Navigate to where you saved your .LSP, then drag and drop it into the AutoCAD drawing window. You will see something like the following response on the command line:
LOAD "C:/Program Files(x86)/Autodesk/ AutoCAD 2012-English/Support/CTFeb12.LSP")
To run your routine, enter VR (the text after DEFUN C: in your lisp file) and you should see your screen background change. If you have a 3D drawing open, you will see the drawing in the Realistic visual style. That's all there is to it!
This month's Power Tool article addresses the toggling of the Selection Preview feature. The variable for that feature – as you will read, below – is SELECTIONPREVIEW. After reading the article, you should be able to add the necessary lines to your .LSP file to toggle on or off the Selection Preview feature at your leisure. I'll leave it to you to specify what follows the DEFUN C: to launch your options.
If you have a .LSP file containing routines that you want to have available whenever you open AutoCAD, add that file to the Startup Suite. On theyou will find Load Application. In the Load/Unload Application dialog box, you will find the golden key: The Startup Suite.
The following instructions are also found on the 'AutoCAD Stuff' link on my website.
Click Load Application  to open the Load/Unload Application dialog box.
Click the Startup Suite suitcase at the bottom (or Contents) to open the Startup Suite dialog box.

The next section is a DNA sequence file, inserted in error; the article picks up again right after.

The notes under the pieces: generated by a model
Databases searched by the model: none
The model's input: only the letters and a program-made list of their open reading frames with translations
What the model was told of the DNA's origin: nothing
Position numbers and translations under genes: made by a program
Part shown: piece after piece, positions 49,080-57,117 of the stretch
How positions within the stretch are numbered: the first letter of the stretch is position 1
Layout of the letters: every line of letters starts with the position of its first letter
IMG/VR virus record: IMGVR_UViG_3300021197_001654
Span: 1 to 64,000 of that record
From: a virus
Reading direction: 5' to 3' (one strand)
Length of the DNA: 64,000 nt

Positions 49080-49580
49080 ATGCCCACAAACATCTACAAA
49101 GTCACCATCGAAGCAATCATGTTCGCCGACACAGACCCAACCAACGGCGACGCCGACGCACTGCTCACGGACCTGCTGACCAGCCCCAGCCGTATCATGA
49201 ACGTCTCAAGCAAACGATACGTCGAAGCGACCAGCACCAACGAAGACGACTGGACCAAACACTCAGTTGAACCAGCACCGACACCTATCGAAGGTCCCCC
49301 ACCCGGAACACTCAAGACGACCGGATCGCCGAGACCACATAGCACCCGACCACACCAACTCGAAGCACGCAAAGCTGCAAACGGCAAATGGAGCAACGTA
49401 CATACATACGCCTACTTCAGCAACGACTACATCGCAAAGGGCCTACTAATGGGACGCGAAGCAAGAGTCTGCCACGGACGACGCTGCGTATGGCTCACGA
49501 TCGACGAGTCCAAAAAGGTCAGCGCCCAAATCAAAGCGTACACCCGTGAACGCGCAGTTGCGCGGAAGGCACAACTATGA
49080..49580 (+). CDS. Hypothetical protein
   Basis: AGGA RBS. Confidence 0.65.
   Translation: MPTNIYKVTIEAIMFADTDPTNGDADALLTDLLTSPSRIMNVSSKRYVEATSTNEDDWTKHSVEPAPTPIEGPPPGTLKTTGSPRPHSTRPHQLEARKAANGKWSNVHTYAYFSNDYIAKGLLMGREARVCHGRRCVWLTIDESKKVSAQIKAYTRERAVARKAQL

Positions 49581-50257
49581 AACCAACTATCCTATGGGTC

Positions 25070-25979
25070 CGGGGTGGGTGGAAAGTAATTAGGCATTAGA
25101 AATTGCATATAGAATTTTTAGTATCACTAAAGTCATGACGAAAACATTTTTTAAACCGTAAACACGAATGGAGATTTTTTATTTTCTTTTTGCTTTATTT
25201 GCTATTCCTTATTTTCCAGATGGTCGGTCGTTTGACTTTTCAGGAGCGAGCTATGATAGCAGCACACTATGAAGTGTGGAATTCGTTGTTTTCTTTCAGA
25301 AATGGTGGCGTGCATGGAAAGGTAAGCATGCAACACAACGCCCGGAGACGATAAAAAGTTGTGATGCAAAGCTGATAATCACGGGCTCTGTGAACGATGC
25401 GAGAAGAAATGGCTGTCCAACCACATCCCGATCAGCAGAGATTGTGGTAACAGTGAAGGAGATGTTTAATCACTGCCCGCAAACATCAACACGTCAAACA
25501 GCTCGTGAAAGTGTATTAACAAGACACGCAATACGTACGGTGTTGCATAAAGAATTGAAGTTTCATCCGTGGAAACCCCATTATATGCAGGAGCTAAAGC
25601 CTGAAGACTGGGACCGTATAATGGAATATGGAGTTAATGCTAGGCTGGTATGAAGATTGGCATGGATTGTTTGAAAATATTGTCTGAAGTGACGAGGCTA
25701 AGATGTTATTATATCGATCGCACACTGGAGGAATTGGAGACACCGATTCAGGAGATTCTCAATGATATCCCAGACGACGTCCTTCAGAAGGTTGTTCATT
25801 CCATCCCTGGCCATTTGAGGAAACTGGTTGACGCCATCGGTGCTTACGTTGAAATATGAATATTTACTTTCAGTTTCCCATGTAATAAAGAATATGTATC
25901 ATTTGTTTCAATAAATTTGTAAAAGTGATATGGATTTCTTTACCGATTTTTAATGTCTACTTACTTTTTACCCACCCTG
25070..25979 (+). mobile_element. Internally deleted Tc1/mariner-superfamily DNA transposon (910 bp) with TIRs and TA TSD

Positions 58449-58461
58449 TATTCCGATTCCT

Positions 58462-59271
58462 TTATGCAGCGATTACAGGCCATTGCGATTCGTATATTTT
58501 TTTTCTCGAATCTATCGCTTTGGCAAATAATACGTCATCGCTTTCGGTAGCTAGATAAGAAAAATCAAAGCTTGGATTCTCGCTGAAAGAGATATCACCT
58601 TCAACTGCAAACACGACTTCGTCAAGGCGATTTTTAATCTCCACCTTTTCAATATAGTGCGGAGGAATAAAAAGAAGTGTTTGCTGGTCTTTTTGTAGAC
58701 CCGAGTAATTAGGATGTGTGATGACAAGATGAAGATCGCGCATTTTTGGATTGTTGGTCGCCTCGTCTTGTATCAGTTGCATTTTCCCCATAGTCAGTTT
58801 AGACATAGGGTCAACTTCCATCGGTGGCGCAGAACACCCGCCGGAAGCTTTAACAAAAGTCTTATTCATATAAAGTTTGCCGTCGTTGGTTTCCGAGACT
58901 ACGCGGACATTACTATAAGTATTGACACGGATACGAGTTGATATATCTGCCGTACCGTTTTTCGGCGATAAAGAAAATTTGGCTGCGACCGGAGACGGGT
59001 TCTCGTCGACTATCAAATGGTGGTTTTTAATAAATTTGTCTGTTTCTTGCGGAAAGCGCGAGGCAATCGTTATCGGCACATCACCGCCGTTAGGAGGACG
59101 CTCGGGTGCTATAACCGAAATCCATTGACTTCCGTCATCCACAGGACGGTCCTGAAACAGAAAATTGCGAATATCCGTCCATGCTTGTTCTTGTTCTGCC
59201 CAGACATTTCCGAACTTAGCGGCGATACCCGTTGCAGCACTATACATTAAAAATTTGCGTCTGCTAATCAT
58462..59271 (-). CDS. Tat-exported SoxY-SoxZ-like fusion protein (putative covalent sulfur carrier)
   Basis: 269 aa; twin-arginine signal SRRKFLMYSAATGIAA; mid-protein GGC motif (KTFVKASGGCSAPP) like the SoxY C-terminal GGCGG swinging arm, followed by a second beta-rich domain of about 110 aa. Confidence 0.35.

At the bottom of the Startup Suite dialog box, click Add, then navigate to the .LSP files in the ..\Support folder (or wherever you saved that file).
Select your .LSP file(s), then click Open to return to the Startup Suite dialog where you will see the file(s) listed.
Click Close, then Close out of the Load Application dialog box.
To make them work, you will need to close and re-launch AutoCAD.
Note: There are several Lisp routines on my website on the 'AutoCAD Stuff' page. The Lisp files on that page are zipped for ease of distribution and the instructions are there, too.
I really like the feature that causes objects to 'light up' when you roll your cursor over them, however…
If you have a 3D drawing with intensely meshed 3D objects or blocks, your system may get really s-l-o-w. If that's the case, consider turning off the Selection Preview feature.
– This is where you have the two check boxes to toggle off the feature, shown in the figure.